Kuching is the capital of Sarawak and Borneo most populous city. Kuching’s colorful history reads like an adventure novel. With its architectural and cultural treasures, it has a lot to offer visitors to this city. We advise you to set some days aside to truly appreciate this magical city. There are several museums you can explore in Kuching. Prominent among them is the Sarawak Museum. It is considered one of the finest museums in Southeast Asia. You will also find many historic buildings here such as the Astana which is the former palace of the white Rogers and the Fort Margherita.

There are many national parks close to Sarawak, they include Semenggoh and Matang Wildlife centers where you can see orangutans, Kubah with its rare orchids and palms, Kuching Wetlands with a fascinating mangrove ecosystem, Gunung Gading where you will see giant rafflesia flowers, and Baki which houses the rare proboscis monkey. There are also hundreds of Bidayuh and Iban longhouses within easy traveling distance. Sarawak’s main resort area is Damai that is located on the nearby Santubong Peninsula. You can also explore Kuching by visiting the rainforest and Bako or go on a longhouse trip. After the rigors of jungle trekking, you can relax on the beach.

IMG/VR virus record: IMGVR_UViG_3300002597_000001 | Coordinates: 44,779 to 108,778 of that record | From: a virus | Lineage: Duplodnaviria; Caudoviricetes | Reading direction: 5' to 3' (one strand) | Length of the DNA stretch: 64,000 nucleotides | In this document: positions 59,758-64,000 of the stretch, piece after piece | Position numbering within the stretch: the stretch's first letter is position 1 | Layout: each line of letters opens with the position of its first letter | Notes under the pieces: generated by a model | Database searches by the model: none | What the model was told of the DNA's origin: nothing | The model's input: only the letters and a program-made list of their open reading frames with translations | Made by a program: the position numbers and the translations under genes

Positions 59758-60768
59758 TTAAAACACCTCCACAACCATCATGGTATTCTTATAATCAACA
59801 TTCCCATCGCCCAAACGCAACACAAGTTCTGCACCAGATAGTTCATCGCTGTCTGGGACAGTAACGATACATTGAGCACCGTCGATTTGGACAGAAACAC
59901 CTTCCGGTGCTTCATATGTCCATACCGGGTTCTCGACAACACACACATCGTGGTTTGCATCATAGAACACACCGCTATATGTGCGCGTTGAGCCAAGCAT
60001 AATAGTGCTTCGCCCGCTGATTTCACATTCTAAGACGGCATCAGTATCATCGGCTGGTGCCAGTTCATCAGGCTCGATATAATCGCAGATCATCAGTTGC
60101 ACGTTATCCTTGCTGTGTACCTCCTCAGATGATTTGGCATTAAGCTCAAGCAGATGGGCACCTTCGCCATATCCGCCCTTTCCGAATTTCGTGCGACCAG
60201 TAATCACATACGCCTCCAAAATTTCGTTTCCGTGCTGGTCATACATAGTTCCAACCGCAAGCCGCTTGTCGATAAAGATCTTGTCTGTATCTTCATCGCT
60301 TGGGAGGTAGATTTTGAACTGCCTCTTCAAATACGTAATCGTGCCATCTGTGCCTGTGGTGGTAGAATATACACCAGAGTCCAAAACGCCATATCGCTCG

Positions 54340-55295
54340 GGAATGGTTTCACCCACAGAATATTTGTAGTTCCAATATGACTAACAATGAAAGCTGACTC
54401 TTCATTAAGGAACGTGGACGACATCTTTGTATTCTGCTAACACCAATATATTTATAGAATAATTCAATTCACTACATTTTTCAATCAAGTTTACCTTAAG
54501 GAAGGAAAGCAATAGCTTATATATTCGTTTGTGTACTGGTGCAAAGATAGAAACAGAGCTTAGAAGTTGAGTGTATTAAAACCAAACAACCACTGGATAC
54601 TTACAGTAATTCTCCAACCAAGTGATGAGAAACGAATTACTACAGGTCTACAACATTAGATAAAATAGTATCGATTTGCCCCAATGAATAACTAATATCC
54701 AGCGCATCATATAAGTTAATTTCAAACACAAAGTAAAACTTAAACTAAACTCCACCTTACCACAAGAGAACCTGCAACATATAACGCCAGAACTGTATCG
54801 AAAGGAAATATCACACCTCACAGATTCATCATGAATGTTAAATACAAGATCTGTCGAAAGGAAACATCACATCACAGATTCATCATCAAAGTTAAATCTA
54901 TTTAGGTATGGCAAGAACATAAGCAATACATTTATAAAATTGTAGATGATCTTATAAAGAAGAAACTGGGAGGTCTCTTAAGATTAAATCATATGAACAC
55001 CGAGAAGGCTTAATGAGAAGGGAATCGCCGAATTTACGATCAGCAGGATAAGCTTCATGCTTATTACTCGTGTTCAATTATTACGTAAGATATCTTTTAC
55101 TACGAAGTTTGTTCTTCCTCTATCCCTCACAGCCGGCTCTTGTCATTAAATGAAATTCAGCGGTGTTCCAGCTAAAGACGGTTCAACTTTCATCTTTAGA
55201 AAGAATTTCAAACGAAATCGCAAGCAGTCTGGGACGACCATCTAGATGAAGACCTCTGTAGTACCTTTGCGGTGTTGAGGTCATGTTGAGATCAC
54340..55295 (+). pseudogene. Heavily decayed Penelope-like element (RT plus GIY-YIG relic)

Kuching has many modern skylines and the city’s heart pulsates with vibrant markets, houses, shops, and lanes that have only changed a bit in the past decades. Kuching is popular for its beautiful sunsets and it is a city that stays up late as visitors and locals mingle in the many restaurants, bars, and cafes along the waterfront. Kuching is also a perfect place to explore the surrounding beach resorts and national parks. One of the best ways you can experience this area is by peddling up the river on one of the kayak tours.

Like many cities and towns in Kuching, the reason for Kuching’s existence and its focal point is the river. The best way to get your first experience of this beautiful island is to hire a sampan to meander you slowly through the Sarawak River. You will get the chance to see a wooden-roofed palace, an entire street of Chinese stop houses from the 19th century, a Victorian fort, a golden mosque as well as a Malay Village set against the distant mountainous background.

Kuching is immersed in nature’s sights and sounds as well as a green whirl of towering trees, you will experience a Borneo that changed a bit over the years. This city is home to friendly and relaxed people and it is so close to the best of Sarawak. It is easy to see why this city is considered one of the best-kept secrets of Malaysia.

Posted in Malaysia, Travel | Tagged , | Comments Off on Kuching, Malaysia Travel Guide